U.S. Treasury Secretary Janet Yellen is now calling for stricter oversight and regulation of cryptocurrency like stablecoin due to the high risk it poses to the consumer.
The Takeaway: While cryptocurrency has experienced recent shocks, its popularity persists as more people invest in it and play the long game.
As Sheetal Parikh, associate general counsel and vice president of compliance solutions at Treasury Prime commented:
“Increased activism at a federal level for traditionally unregulated industries like crypto is not surprising as these industries become more popular and more readily consumed globally. In my view this is not a negative signal; it only solidifies how these nontraditional forms of financial services are occupying a permanent place in the entire ecosystem. It likely will precipitate greater investment on the part of fintechs to invest in their respective compliance cultures."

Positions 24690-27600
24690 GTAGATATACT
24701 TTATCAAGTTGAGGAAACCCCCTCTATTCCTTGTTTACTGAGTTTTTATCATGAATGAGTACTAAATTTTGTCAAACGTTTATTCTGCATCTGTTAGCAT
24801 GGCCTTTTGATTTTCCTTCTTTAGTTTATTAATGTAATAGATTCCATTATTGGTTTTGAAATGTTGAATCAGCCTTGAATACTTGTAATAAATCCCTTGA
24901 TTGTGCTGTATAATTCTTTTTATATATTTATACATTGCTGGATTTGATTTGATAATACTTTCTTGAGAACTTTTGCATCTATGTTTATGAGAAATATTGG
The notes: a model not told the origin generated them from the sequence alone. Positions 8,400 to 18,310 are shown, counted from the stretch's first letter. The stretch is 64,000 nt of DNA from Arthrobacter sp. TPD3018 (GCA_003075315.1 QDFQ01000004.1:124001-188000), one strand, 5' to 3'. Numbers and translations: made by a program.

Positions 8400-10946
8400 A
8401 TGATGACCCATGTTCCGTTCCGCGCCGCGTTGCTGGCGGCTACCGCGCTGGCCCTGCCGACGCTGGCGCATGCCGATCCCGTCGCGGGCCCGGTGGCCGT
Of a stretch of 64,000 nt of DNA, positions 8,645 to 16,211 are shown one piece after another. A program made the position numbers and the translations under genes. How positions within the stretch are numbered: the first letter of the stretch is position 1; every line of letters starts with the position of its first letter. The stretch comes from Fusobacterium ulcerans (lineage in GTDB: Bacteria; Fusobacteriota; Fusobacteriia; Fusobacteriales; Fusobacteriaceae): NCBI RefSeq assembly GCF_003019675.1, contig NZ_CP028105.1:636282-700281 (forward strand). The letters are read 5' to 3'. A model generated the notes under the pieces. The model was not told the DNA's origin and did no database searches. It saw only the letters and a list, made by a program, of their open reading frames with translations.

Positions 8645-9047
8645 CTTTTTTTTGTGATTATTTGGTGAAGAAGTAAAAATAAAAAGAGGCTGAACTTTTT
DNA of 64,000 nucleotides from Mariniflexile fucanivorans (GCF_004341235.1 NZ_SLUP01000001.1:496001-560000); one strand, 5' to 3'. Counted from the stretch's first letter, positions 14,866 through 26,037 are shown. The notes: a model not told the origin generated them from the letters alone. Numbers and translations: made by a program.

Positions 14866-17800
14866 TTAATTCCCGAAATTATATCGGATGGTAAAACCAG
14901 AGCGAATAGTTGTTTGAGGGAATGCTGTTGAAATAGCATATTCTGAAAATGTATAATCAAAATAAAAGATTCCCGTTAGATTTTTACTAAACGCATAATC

5. SAFE Banking Act and cannabis:
Spike in cannabis dispensary robberies has reignited talks of the SAFE Banking Act that would protect banks that work with cannabis-related businesses. Even with many states legalizing cannabis, many banks are still unwilling to work with cannabis businesses due to the lack of federal legality. This leaves these businesses in a lurch. With limited banking options, they are forced to carry a lot of cash in-store. The SAFE Banking Act would open up many more viable banking options for cannabis businesses and potentially open up the possibility of tax breaks.
The Takeaway: As cannabis becomes legalized across the country, it will become important for willing banks to find a way to work with these types of businesses. Similarly, cannabis businesses need to find banks that are not only willing to work with them but understand their business, including operations, risk profile, and end user.